biotinylated ICAT-labeled peptides are enriched
    by avidin affinity chromatography and analyzed by
    LC-MS/MS.
  • Each Cys-peptide appears as a pair of signals
    differing by the mass differential encoded in the
    tag. The ratio of the signal intensities
    indicates the abundance ratio of the protein from
    which the peptide originates.

29
Stable Isotope Amino Acid or 15N- in vivo Labeling
  • Metabolic stable isotope coding of proteomes
  • An equivalent number of cells from 2 distinct
    cultures are grown on media supplemented with
    either normal amino acids or 14N-minimal media,
    or stable isotope amino acids (2D/13C/15N) or
    15N-enriched media.
  • These mass tags are incorporated into proteins
    during translation.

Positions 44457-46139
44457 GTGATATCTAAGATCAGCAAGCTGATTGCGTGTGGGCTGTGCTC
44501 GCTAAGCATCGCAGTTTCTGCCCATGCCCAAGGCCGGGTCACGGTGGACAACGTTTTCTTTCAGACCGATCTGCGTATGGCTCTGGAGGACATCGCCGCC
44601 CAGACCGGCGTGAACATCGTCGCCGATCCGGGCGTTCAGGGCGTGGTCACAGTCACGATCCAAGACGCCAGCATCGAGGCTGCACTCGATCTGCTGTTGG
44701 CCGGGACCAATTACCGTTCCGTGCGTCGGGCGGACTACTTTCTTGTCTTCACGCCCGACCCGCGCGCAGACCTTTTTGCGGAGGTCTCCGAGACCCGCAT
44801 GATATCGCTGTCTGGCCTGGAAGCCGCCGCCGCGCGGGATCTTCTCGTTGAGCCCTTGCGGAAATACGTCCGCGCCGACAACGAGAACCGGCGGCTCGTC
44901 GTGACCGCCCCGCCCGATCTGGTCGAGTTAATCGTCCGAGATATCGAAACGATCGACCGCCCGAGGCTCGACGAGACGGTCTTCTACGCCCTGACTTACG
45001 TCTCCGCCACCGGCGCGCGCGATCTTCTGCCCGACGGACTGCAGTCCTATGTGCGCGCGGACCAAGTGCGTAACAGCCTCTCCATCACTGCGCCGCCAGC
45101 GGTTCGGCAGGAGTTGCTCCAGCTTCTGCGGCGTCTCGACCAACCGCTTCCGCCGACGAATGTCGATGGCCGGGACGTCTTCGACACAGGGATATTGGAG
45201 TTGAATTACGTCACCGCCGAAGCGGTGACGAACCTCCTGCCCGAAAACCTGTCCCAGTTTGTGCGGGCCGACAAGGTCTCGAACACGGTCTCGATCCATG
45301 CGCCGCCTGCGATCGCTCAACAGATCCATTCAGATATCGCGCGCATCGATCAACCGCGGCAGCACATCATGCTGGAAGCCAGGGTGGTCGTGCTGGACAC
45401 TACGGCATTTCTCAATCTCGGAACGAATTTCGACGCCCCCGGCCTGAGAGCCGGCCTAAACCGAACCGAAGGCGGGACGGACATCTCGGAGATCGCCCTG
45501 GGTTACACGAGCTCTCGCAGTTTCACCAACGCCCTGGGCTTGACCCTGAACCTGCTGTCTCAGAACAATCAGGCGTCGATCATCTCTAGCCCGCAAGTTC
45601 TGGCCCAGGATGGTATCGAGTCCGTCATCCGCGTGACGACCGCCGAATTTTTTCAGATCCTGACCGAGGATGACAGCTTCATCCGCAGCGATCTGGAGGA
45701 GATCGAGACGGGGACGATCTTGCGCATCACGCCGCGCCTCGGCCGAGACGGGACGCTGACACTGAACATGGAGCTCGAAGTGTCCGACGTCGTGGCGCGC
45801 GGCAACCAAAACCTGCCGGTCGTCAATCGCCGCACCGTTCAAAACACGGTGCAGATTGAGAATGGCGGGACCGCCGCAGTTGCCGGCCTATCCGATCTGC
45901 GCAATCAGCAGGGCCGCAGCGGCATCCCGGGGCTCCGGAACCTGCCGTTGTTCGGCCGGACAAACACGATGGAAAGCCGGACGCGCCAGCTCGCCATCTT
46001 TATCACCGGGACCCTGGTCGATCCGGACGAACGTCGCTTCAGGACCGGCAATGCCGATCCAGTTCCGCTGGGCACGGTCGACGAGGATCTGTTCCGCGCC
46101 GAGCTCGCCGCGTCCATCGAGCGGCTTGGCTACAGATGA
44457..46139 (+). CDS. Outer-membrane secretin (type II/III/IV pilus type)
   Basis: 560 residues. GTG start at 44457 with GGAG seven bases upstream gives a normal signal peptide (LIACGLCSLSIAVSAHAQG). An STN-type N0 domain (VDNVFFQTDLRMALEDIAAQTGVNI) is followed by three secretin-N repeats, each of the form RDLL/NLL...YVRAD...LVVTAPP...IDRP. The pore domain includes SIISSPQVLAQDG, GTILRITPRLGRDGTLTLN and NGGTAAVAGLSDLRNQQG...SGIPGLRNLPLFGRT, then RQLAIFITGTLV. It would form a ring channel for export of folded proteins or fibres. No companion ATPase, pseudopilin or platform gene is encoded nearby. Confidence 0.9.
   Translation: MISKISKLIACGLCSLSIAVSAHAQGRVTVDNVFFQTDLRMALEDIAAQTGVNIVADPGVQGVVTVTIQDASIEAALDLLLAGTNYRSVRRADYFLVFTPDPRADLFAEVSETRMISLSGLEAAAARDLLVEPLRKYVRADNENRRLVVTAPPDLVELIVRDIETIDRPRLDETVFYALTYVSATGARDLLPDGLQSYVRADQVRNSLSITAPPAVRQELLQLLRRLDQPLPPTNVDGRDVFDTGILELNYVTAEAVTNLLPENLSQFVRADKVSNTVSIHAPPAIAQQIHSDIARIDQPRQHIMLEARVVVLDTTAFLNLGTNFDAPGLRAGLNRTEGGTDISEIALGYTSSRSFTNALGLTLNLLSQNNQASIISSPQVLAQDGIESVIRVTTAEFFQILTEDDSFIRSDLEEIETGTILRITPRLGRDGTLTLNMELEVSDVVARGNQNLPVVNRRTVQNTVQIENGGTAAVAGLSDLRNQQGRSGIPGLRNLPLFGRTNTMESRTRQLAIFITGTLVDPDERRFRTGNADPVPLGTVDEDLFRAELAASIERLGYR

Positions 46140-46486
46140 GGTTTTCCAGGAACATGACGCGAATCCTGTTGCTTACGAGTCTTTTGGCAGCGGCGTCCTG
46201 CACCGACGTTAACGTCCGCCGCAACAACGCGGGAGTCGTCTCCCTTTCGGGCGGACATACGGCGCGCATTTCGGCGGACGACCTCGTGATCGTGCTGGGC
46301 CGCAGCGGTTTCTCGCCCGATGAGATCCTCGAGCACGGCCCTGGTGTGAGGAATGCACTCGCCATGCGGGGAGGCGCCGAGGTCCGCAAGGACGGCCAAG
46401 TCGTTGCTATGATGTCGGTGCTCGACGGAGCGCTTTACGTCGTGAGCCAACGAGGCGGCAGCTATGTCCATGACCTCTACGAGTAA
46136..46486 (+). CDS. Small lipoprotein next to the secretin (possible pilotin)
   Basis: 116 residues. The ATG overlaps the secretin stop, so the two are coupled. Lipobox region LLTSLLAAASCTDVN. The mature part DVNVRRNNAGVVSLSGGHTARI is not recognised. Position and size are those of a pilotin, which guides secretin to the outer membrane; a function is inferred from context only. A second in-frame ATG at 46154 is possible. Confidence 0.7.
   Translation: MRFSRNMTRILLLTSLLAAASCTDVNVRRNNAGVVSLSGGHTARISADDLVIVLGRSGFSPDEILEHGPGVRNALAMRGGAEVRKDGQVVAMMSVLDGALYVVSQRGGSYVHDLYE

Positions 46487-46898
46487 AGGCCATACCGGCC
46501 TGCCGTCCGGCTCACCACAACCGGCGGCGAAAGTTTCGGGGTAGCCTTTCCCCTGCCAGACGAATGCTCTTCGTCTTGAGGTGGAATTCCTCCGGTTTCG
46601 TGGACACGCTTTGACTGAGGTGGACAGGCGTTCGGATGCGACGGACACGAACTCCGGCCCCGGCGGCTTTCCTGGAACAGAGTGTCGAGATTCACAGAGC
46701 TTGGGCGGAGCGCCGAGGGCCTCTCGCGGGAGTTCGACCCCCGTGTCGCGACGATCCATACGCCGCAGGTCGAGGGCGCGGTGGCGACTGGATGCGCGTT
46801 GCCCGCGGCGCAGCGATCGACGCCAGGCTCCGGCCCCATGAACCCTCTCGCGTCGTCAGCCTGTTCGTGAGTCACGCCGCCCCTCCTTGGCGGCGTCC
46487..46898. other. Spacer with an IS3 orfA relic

30
Enzymatic Stable Isotope Coding of Proteomes
  • Enzymatic digestion in the presence of 18O-water
    incorporates 18O at the carboxy-terminus of
    peptides
  • Proteins from 2 different samples are
    enzymatically digested in normal water or H218O.

31
Identification of Low Abundance Proteins
  • The identification of low abundance proteins in
    the presence of high abundance proteins is
    problematic (e.g., needle in a haystack)
  • Pre-fractionation of complex protein mixtures can
    alleviate some difficulties
  • gel electrophoresis, chromatography, etc
  • Removal of known high abundance proteins allows
    less abundant species to be visualized and
    detected

32
Identification of Low Abundance Proteins
GenWay Biotech
33
Additional Readings
  • R. Aebersold and M. Mann, Mass spectrometry-based
    proteomics, Nature (2003), 422, 198-207.
  • M. B. Goshe and R. D. Smith, Stable
    isotope-coded proteomic mass spectrometry. Curr.
    Opin. Biotechnol. 2003 14 101-109.
  • W. A. Tao and R. Aebersold, Advances in
    quantitative proteomics via stable isotope
    tagging and mass spectrometry. Curr. Opin.
    Biotechnol. 2003 14 110-118.
  • S. D. Patterson and R. Aebersold, Proteomics
    the first decade and beyond. Nature Genetics
    2003 33 (suppl.) 311-323.